What Is A Links Course?

What Makes A Links Course Different From Other Golfing Challenges?

You’ll need to challenge yourself to 18 holes round a links course before you can call yourself a proper golfer. But what exactly are links courses?

Links golf is widely regarded as being the ultimate test in the game (The Open Championship is always played on a links course, for example). But what exactly constitutes a links golf course?

The Key Elements Of A Links Course

Despite all courses being commonly referred to as ‘links’, very few truly live up to the name. In order to be a true links course, the area in question must have each of the following eight elements to qualify:

  • Few, if any, trees lining the fairways
  • The course should run alongside a body of water (commonly coastal)
  • Soil underfoot should be sandy, which allows for maximum drainage
  • Very few inland water hazards
  • Natural obstacles, such as thick gorse bushes
  • Extremely challenging, natural greens
  • Natural layout that is open to frequent weather changes, such as high winds
  • The course should be built on links land that is unsuitable for arable farming

What Makes Them So Different From Other Golf Courses?

With all of these elements in place, the difference between links courses and regular parkland courses are plain to see. The humps and hollows found on true links courses are generally flattened out on parkland courses, so an undeserved bounce into the rough off of the tee is fair more unlikely when playing away from the links.

The lack of water is a boon to many who are prone to the odd splashdown during their round, but the heavy rough that lines the fairways more than makes up for the absence of the wet stuff. Finding your ball can be a challenge, let alone trying to hit the thing!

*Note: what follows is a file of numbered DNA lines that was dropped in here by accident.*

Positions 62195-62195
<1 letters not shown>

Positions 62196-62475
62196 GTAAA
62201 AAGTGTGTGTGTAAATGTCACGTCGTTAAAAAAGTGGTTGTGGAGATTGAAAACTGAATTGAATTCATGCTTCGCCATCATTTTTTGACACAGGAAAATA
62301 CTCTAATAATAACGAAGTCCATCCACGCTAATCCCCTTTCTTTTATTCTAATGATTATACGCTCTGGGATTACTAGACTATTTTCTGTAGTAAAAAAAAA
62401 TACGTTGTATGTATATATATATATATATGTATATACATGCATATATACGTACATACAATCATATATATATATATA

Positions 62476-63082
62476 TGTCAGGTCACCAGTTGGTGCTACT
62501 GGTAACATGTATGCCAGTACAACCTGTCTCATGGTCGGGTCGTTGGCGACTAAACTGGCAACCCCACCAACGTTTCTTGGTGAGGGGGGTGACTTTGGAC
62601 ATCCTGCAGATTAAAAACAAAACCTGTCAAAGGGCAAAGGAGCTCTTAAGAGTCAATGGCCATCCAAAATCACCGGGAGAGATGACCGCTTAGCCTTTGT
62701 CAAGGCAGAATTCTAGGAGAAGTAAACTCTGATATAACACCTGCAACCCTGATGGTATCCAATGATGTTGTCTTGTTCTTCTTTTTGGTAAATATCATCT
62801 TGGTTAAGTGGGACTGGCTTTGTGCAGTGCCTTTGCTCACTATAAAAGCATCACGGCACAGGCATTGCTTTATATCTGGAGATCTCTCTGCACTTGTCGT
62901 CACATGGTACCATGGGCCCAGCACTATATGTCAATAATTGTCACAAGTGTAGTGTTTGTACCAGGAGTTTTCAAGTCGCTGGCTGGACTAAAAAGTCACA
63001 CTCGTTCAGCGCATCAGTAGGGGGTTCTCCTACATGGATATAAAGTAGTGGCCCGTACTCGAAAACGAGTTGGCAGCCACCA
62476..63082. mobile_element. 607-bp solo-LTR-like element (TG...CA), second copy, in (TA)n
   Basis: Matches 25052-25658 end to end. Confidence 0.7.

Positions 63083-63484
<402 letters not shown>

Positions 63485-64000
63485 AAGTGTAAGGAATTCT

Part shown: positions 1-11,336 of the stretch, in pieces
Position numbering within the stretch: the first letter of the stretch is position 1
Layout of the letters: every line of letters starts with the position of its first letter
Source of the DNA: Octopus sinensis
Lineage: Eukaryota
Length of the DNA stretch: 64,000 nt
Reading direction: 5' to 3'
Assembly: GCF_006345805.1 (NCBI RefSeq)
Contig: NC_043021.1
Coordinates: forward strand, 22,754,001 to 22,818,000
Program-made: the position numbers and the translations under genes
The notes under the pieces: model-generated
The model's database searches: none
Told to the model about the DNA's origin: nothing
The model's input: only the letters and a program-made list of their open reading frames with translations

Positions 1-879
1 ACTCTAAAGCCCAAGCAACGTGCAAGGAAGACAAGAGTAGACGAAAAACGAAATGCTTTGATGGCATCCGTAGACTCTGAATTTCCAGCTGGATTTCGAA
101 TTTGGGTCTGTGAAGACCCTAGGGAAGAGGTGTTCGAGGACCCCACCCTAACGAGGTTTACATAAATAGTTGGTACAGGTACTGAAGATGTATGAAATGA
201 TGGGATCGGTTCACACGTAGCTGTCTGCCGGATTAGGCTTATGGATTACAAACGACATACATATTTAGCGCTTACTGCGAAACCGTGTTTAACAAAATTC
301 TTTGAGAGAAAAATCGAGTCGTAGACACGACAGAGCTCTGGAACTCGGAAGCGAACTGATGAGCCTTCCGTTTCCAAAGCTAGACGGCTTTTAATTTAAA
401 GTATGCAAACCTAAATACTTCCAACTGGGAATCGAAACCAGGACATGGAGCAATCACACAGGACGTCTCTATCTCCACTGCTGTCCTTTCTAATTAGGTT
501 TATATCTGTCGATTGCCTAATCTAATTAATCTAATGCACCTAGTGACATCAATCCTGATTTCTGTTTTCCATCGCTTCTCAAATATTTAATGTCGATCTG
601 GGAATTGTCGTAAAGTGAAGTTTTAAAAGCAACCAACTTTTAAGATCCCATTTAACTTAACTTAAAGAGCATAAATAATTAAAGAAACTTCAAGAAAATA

On the greens, things carry on in a similar fashion. Unlike the billiard tables found elsewhere, links greens are just an extension of the rest of the course – and that means there can be some serious humps and bumps to negotiate if you are not close to the pin. Many a player away on an Irish golf tour has had a great round ruined and been left to buy the Guinness thanks to a four-putt on the 18th at Ballybunion!

Famous UK And Ireland Links Courses

There are dozens of links courses across the United Kingdom and Ireland, but there are one or two venues that are so famous even non-golfers will be aware of them. Places such as Royal Troon, St Andrew’s, Tralee, Royal Lytham St Annes, Portrush, Muirfield and Turnberry are all synonymous with the game and hold a place close to any golfers heart thanks largely to the wonderful tournaments that have been played there over the years.

Playing A Round

However, for the average handicapper to get involved themselves, there is no better way to take on the true links experience than to book a few days off work and set off to Scotland – the home of golf. Playing on the same piece of land that made Old Tom Morris famous will delight any golfer and leave them with memories that will last a lifetime.

Scottish golf tours are the best way to get the most out of your trip, as the guaranteed tee times will allow you to fit in more during your golfing holiday. So, now that you know exactly what a links course is, why not get out there and play one yourself? You’ll never know how good you are until you do!

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